“I have called this principle, by which each slight variation, if useful, is preserved, by the term of ‘Natural Selection’” – Charles Darwin
Past genetic studies have set out to verify whether interbreeding between Sapiens and Neanderthals took place. These findings showed that the genetic makeup of ‘Modern Humans’ (Homo Sapien Sapiens) is 4% inherited from this Neanderthal interbreeding, with just one exception – the Sub-Saharan African population, who because of many complex reasons did not travel ‘out of Africa’ with their relations some 50,000 years ago. Their genetic makeup varies from between 0 to just 1% of Neanderthal DNA (probably due to recent intermigration).
However, the above studies are in conflict with recent findings reported in Nature Magazine in 2015. These findings appear to indicate an even greater percentage of our genes belong to our Neanderthal cousins. Qiaomei Fu, a palaeogenomicist at Harvard Medical School in Boston, Massachusetts, told meeting members how she and her colleagues had sequenced DNA from a 40,000-year-old jawbone that represents some of the earliest modern-human remains in Europe. They estimate that 5 –11 percent of the bone’s genome is Neanderthal. Interestingly, the Neanderthal elements of the genome structure contained large chunks of several chromosomes. Further genetic analysis showed that the individual was a man. Using the theory that lengths of DNA inherited from any one ancestor shorten with each generation; the team estimated that the man had a Neanderthal ancestor in the previous four to six generations.
The interbreeding between Sapiens and Neanderthals probably led to descendants carrying a ‘Mitochondrial DNA’ (mtDNA) inherited exclusively from the mother. Therefore (in theory) we should be able to find in the population today this Neanderthal (mtDNA) group. Sadly, this (mtDNA) group, to date, has never been found. Consequently, the natural conclusion to this lack of evidence is to suggest that the hybrids must only have come from Sapien Mothers with Neanderthal fathers. However, this theory is not without complications. If this is the case it seems to contradict the existing perceived history of the two species meeting and only the Sapiens surviving as they could ‘out think’ their Neanderthal cousins, to obtain sufficient limited food supplies (due to the ice age) for survival.
If the Neanderthal males were taking Homo Sapien women by creating relationships (or gang raping against their will, as some suggest) this would lead us to conclude that the Neanderthals were more assertive and dominating that their Sapien counterparts – they clearly were physically larger (nearly twice as large) so if they were aggressive enough to take Sapien women, could they not also take their food? – The harsh reality is that the Neanderthals died out and Sapiens and moreover, their interbred off-spring the Homo Superior (Cro-Magnons) survived.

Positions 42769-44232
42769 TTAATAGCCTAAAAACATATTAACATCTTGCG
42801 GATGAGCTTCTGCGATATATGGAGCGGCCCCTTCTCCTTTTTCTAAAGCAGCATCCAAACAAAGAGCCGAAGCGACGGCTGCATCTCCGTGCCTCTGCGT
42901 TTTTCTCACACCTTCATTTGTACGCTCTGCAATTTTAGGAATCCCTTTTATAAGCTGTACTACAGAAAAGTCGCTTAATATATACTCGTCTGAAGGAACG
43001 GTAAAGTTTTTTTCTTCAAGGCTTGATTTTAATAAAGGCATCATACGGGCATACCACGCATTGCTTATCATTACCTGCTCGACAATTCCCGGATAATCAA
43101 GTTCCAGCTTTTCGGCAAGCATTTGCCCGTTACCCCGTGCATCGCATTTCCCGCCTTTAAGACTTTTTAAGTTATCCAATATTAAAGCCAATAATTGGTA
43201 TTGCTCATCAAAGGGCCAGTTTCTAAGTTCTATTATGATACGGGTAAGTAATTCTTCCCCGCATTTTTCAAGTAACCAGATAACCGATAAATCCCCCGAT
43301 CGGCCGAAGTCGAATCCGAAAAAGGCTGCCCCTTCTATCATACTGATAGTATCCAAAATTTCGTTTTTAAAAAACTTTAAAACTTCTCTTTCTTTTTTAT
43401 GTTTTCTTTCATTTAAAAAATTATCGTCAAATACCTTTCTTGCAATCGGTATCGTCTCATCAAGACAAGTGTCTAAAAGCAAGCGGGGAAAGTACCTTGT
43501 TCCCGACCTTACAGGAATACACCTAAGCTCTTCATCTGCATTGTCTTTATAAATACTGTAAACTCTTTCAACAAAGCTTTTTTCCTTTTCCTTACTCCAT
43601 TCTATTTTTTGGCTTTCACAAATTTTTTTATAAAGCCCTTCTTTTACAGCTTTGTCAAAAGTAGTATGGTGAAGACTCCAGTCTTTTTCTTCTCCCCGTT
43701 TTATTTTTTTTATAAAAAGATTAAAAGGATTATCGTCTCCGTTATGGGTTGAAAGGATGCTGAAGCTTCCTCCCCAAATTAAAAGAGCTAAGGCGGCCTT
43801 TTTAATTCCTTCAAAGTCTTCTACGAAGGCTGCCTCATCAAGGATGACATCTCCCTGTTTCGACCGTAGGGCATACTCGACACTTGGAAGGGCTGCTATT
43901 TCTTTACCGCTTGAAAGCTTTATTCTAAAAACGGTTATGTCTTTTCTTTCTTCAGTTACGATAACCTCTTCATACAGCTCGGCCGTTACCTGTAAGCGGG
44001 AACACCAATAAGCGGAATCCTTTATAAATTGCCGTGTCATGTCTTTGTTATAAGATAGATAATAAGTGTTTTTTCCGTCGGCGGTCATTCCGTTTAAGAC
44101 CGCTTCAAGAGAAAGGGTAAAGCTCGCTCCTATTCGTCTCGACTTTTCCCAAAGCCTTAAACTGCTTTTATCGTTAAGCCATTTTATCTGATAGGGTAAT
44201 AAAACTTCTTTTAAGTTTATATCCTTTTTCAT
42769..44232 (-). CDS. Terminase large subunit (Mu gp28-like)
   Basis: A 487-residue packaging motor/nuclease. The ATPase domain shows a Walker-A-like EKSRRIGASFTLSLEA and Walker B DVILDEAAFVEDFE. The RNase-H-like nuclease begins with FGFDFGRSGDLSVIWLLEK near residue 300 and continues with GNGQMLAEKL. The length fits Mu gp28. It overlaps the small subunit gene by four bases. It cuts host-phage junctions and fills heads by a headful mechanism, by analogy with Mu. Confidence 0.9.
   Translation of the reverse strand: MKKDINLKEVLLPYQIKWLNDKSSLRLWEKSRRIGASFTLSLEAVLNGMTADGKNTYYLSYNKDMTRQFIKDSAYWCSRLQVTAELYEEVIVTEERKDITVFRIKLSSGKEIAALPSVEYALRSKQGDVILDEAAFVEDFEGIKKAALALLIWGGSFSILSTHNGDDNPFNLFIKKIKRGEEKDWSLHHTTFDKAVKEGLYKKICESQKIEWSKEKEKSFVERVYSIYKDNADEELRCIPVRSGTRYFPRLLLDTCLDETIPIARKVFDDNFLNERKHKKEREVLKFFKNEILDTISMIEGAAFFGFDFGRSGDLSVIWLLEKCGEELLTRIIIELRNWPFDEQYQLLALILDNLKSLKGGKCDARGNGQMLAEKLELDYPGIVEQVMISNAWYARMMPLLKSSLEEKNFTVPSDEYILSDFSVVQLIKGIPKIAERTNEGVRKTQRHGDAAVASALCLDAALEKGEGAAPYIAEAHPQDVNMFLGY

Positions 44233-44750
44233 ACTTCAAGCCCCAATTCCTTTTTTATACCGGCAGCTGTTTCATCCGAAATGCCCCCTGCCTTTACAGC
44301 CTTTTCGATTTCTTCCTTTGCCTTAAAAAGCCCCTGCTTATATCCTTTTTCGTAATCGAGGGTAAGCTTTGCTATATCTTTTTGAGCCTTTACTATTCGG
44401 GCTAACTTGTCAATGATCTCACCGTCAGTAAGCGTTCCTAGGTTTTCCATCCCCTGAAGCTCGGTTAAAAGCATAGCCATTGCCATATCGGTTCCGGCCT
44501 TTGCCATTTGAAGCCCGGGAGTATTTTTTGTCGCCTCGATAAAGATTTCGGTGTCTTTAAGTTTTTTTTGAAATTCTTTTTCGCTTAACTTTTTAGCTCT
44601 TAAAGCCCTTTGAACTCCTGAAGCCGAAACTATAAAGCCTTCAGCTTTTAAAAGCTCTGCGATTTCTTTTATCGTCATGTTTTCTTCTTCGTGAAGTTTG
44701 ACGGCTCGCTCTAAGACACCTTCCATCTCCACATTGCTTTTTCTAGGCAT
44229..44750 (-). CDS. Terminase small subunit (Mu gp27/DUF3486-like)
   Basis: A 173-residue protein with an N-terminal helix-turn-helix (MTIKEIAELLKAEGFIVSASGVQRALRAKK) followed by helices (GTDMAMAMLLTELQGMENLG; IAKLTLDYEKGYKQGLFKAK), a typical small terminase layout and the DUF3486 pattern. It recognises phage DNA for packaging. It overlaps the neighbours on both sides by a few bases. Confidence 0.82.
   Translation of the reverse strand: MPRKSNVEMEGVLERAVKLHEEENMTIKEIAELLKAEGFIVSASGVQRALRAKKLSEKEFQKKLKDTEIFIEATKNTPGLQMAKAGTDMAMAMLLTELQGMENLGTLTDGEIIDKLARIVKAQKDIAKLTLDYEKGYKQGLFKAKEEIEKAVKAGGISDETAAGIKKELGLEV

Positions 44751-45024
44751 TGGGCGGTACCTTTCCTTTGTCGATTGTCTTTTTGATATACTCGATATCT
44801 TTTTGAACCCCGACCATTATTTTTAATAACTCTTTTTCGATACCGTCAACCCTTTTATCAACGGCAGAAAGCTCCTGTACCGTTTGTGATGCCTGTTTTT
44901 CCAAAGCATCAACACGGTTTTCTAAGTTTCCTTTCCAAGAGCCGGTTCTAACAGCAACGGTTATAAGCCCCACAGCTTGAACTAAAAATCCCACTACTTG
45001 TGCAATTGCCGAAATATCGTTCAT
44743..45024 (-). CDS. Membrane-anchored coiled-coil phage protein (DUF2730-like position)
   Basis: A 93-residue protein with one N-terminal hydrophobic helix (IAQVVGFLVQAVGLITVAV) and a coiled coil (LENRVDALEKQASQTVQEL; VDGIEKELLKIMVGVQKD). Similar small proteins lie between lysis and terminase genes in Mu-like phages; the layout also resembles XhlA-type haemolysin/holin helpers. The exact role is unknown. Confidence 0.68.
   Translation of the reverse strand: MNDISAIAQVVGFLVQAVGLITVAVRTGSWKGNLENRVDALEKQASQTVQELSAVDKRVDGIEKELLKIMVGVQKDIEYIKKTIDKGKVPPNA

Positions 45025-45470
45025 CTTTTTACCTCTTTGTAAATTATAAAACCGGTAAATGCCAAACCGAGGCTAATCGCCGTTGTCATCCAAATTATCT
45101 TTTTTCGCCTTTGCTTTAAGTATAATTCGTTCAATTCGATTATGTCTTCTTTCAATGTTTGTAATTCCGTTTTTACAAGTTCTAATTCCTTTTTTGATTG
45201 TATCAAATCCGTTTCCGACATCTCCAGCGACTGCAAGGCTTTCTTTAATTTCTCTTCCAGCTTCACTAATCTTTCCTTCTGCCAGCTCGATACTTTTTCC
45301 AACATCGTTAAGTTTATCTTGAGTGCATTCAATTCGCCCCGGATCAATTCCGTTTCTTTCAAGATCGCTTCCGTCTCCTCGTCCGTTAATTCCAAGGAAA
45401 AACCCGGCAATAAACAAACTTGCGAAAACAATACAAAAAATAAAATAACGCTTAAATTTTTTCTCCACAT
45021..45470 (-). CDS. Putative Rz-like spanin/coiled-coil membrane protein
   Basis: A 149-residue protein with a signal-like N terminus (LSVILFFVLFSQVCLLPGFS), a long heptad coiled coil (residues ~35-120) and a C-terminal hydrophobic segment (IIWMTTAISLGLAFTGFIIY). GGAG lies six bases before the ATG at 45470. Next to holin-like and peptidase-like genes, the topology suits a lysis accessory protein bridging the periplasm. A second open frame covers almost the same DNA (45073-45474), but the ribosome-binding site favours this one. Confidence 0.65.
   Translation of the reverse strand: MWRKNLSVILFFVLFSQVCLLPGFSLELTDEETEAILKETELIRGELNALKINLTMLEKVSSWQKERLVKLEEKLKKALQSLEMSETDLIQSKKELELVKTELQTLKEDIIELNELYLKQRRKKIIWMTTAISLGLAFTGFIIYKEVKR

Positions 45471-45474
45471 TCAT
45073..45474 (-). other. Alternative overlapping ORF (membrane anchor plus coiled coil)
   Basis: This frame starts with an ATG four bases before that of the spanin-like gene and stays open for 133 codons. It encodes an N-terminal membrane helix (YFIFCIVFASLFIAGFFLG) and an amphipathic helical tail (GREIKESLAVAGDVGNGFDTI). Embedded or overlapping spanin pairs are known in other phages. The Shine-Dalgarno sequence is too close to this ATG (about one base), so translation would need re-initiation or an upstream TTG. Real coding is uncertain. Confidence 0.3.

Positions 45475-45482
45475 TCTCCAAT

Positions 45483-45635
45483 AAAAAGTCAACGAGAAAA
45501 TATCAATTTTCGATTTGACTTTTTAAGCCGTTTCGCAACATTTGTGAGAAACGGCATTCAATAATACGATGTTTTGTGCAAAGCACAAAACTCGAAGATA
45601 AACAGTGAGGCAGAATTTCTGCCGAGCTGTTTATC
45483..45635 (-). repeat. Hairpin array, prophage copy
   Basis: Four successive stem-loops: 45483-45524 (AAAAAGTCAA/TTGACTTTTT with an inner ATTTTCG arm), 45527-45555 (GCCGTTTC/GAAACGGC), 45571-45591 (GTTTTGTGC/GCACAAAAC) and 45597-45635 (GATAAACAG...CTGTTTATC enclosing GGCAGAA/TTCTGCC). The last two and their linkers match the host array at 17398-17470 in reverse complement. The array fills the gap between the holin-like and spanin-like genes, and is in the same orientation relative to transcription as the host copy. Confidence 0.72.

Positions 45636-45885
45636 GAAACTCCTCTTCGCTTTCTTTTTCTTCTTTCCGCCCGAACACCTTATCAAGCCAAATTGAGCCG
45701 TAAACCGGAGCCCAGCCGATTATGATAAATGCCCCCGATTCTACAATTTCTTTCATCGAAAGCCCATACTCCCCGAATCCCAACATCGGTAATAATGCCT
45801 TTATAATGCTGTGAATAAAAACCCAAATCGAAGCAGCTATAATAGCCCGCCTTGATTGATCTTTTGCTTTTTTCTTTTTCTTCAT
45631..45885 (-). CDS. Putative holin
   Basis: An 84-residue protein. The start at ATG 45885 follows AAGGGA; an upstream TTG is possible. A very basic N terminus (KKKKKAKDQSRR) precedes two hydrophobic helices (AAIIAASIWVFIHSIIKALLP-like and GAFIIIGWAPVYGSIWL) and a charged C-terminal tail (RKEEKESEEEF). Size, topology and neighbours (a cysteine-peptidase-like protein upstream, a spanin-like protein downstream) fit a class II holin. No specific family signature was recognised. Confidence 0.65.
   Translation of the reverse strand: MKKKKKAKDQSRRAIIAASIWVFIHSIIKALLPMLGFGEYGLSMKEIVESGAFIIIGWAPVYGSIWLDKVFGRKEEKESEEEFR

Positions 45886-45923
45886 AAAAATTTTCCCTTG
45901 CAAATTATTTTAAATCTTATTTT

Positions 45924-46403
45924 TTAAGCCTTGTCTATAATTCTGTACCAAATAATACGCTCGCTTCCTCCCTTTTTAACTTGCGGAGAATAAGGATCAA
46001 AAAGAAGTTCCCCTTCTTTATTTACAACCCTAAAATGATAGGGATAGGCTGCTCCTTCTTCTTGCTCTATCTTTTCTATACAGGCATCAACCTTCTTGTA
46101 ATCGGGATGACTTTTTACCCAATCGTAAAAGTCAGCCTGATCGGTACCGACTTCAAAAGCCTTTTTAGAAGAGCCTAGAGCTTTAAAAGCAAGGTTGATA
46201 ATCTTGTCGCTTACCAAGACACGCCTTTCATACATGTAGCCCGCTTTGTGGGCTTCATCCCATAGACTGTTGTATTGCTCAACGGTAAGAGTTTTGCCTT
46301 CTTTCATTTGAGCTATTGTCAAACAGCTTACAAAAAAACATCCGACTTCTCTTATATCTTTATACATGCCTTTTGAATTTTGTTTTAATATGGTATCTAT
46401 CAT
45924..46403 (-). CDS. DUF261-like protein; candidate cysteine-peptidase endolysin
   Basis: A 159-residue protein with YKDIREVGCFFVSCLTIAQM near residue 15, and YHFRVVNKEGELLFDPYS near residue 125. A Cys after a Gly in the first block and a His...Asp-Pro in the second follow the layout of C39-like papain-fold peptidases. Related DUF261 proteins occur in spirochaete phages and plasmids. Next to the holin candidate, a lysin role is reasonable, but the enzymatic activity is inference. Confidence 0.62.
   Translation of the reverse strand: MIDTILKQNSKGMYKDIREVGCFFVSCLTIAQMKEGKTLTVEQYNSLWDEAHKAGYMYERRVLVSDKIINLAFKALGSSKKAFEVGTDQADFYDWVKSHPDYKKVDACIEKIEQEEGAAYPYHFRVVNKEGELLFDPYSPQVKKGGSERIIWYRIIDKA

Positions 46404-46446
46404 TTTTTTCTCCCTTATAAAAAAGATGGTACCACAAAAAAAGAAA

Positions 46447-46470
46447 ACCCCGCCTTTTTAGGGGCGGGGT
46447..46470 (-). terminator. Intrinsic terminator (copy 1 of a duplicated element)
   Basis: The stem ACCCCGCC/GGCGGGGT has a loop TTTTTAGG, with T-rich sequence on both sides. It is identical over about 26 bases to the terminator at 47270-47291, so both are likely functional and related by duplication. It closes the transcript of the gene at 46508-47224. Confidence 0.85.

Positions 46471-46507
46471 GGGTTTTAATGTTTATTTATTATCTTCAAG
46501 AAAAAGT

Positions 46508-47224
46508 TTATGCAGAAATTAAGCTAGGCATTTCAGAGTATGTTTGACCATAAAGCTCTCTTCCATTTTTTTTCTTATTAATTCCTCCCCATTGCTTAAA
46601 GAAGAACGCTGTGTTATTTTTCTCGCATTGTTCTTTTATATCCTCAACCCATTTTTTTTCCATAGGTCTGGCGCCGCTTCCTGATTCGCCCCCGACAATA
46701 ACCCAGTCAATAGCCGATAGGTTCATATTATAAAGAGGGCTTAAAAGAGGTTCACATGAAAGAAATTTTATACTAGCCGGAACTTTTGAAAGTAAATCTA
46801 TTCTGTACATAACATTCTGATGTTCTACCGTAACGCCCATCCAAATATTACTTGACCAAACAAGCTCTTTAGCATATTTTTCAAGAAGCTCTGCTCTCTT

So is there another explanation or is this perception of history completely unbalanced?
If we look at the probabilities and how (mtDNA) lines can disappear, we find that it’s not only because of ‘natural selection’ or that the people carrying the (mtDNA) lines don’t reproduce – but because of a random statistical effect. If a Neanderthal female and a Sapien male mate, she could, in time, have fifty living descendants, all carrying a fraction of her DNA. However, her (mtDNA) can disappear completely as it carries through the female line. Consider this example. If a Neanderthal female who carries the (mtDNA) line has five sons and two daughters, but those two daughters have only sons and no daughters this would result in the end of the (mtDNA) line. In a stable population, one where each reproducing female leaves exactly two reproducing children, 90% of the original (mtDNA) lines will be broken in just 34 generations, as some of these families will have just boys, and that’s in less than 1,000 years. So if you start with 1,000 female Neanderthals in a mixed population, less than 100 Neanderthal (mtDNA) lines will survive after 1.000 years – after another 1.000 years, less than 10 – after yet another 1.000 years… gone forever. This is then further influenced by the belief that ancient civilisations will favour the male species and commit infanticide in order to reduce the female heirs when community resources are limited and hunting is a matter of survival.